EJToday: Top Headlines
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"Colorado Gov. Bill Ritter, a Democrat, is not known for being a friend of fossil fuels. ...So it was a bit of a surprise this month when Ritter told oil and gas executives that natural gas should not be seen as simply a bridge fuel."
"Members of the Senate Agriculture Committee will vet options this week for the sweeping energy and climate bill, which they are expected to play a significant role in shaping."
"The U.S. Army has acknowleged that the nerve gas leak monitors at a Kentucky chemical weapons storage depot were not working for nearly two years, 2003-2005."
"Researchers for the first time have linked air pollution exposure before birth with lower IQ scores in childhood, bolstering evidence that smog may harm the developing brain."
The mysterious, miles-long "blob" found floating in the Chukchi Sea is not an oil spill or alien life-form, according to early tests, but an unusual algal bloom.
An abandoned river -- the Trinity -- runs through Dallas. Storms wash old industrial poisons into it via ditches. As poisons accumulated in its sediments, fish became dangerous to eat. "So people stayed away, and over time, it no longer mattered which came first -- the toxic fish or the abandoned river."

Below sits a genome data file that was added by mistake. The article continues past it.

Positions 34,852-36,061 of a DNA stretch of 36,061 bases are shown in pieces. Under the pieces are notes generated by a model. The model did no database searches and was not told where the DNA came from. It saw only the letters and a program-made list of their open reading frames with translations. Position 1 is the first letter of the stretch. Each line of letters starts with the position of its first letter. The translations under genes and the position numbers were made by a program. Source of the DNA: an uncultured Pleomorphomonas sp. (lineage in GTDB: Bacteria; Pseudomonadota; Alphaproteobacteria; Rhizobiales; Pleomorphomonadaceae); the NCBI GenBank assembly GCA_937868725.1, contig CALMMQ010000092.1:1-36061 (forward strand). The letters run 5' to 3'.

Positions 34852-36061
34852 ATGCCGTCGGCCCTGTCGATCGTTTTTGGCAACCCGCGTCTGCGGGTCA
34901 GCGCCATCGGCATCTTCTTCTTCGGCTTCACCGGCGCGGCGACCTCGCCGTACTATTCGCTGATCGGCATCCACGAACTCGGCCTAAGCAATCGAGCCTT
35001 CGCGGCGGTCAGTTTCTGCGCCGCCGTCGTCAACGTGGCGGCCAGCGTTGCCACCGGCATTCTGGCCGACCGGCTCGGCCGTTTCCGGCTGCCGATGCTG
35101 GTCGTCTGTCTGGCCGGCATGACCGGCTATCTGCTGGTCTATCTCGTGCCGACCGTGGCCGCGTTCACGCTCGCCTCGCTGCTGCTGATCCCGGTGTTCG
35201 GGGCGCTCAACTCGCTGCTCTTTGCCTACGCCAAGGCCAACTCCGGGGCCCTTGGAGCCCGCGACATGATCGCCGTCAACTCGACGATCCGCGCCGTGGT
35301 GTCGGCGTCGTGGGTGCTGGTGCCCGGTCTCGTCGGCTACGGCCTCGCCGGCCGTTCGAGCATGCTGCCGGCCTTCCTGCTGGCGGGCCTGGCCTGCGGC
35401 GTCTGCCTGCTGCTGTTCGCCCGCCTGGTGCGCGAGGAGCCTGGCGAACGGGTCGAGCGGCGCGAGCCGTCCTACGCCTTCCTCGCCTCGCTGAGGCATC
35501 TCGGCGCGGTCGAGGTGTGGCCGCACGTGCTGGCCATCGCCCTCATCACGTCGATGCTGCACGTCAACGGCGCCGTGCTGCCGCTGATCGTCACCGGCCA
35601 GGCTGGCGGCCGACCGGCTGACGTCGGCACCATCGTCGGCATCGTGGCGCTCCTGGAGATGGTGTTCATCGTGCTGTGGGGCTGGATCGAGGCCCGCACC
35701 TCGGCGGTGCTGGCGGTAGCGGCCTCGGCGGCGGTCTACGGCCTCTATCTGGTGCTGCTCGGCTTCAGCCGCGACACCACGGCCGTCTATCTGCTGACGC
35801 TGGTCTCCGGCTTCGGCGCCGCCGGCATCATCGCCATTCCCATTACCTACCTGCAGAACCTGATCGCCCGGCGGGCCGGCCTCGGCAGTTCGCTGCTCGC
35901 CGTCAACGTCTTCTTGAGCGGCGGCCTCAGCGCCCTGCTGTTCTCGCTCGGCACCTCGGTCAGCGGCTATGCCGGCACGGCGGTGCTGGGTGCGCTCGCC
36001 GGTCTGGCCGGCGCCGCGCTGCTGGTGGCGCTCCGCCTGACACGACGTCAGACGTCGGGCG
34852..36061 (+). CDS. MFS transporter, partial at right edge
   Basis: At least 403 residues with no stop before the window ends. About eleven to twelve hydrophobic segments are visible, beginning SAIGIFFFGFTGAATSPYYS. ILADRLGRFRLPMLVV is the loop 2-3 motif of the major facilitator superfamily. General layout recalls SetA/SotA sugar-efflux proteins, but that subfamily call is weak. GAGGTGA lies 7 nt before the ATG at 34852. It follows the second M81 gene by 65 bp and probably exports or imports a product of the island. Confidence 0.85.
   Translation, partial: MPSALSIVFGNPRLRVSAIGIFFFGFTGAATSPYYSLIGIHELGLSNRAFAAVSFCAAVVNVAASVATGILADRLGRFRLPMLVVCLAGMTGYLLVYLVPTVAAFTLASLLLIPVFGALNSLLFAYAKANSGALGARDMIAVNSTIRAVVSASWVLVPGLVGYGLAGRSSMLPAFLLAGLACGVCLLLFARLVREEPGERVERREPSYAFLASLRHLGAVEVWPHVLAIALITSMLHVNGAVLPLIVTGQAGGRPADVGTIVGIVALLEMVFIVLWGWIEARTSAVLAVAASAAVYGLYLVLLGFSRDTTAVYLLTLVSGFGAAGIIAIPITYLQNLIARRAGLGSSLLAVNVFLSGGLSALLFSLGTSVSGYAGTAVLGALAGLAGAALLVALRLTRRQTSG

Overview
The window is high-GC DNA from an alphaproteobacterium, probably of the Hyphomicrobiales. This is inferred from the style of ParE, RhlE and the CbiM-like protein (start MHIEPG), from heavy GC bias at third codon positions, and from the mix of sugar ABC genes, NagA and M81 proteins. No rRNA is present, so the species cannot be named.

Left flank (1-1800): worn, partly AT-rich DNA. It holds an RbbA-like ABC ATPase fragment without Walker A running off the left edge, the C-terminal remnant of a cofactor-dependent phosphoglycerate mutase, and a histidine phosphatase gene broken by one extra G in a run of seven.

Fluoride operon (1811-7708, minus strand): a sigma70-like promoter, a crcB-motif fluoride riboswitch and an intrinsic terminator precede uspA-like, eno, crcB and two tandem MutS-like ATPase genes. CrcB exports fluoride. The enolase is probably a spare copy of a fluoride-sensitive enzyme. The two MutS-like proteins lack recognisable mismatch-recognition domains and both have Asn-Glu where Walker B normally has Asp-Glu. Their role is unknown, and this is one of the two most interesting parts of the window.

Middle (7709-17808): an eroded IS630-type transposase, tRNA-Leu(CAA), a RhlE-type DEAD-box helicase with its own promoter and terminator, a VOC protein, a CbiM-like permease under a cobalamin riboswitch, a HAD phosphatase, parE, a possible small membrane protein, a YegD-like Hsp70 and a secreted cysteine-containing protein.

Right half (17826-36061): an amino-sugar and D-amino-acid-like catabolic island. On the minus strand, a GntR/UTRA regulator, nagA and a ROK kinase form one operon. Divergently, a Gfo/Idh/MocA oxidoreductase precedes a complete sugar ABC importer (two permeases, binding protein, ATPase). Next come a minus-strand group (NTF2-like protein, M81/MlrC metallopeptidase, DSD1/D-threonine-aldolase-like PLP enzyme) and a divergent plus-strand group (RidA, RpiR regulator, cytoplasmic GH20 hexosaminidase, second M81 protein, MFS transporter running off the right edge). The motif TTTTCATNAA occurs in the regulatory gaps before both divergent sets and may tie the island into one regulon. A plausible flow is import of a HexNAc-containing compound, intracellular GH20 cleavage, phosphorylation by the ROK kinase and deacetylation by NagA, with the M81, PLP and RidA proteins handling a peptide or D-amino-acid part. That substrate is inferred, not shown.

The UN-based International Maritime Organisation (IMO), which regulates ocean shipping, agreed Friday to voluntary proposals aimed at cutting carbon emissions.
"A highly contagious fungus that destroys tomato plants has quickly spread to nearly every state in the Northeast and the mid-Atlantic, and the weather over the next week may determine whether the outbreak abates or whether tomato crops are ruined."
Secretary of State Hillary Clinton's visit to India will bring a $10-billion deal to sell U.S. nuclear reactors to that country -- but probably not break the impasse on whether India will join other nations trying to limit greenhouse emissions.
The agricultural giant, Syngenta, has petitioned the USDA to grant its new genetically modified corn a non-regulated status. Some experts fear that the strain, meant solely for producing ethanol, could end up in the food supply.
"The British Bee Keepers' Association ... is receiving money from one of the main manufacturers of [an] allegedly bee-killing brew, Bayer Crop Sciences, and endorsing some of its products as 'bee-friendly'."